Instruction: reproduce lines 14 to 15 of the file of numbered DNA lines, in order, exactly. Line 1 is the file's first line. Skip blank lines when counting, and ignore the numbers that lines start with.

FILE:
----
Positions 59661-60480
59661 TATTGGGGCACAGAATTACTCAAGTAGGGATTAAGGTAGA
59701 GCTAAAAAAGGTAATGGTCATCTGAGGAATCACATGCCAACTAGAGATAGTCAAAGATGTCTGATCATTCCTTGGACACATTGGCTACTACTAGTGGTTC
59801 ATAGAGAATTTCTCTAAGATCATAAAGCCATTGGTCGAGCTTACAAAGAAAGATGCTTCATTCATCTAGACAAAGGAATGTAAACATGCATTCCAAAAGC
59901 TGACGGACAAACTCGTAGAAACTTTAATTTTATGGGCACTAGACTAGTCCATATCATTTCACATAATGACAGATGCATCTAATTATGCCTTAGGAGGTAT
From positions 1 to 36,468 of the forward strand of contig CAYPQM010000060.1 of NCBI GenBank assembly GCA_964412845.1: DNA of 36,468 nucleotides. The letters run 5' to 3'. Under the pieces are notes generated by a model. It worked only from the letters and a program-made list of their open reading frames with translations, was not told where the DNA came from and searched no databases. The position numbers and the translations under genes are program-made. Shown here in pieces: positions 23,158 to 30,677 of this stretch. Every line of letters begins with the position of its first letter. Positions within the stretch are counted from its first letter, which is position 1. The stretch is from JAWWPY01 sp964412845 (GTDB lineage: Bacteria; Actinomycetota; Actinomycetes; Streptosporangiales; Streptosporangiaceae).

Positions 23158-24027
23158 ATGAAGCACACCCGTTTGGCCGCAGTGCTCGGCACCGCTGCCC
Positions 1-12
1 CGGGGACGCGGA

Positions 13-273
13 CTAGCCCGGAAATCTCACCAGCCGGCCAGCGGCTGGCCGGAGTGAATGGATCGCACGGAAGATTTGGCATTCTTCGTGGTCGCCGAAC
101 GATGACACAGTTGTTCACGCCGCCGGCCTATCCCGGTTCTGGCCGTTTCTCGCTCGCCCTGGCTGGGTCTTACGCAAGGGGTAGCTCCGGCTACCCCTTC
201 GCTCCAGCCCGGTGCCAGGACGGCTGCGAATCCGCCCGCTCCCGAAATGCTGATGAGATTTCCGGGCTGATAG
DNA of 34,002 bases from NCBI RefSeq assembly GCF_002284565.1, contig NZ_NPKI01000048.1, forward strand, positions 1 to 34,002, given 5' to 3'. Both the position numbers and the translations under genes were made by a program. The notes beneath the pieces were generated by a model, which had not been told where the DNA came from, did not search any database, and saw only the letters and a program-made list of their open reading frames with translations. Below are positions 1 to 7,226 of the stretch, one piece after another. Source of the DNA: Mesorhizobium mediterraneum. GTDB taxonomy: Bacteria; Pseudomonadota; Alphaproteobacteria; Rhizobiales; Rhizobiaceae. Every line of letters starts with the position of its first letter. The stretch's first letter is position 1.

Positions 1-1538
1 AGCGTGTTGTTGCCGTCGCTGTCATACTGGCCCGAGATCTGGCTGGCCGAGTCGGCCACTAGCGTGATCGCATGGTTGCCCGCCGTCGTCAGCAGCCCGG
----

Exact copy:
201 GCTCCAGCCCGGTGCCAGGACGGCTGCGAATCCGCCCGCTCCCGAAATGCTGATGAGATTTCCGGGCTGATAG
DNA of 34,002 bases from NCBI RefSeq assembly GCF_002284565.1, contig NZ_NPKI01000048.1, forward strand, positions 1 to 34,002, given 5' to 3'. Both the position numbers and the translations under genes were made by a program. The notes beneath the pieces were generated by a model, which had not been told where the DNA came from, did not search any database, and saw only the letters and a program-made list of their open reading frames with translations. Below are positions 1 to 7,226 of the stretch, one piece after another. Source of the DNA: Mesorhizobium mediterraneum. GTDB taxonomy: Bacteria; Pseudomonadota; Alphaproteobacteria; Rhizobiales; Rhizobiaceae. Every line of letters starts with the position of its first letter. The stretch's first letter is position 1.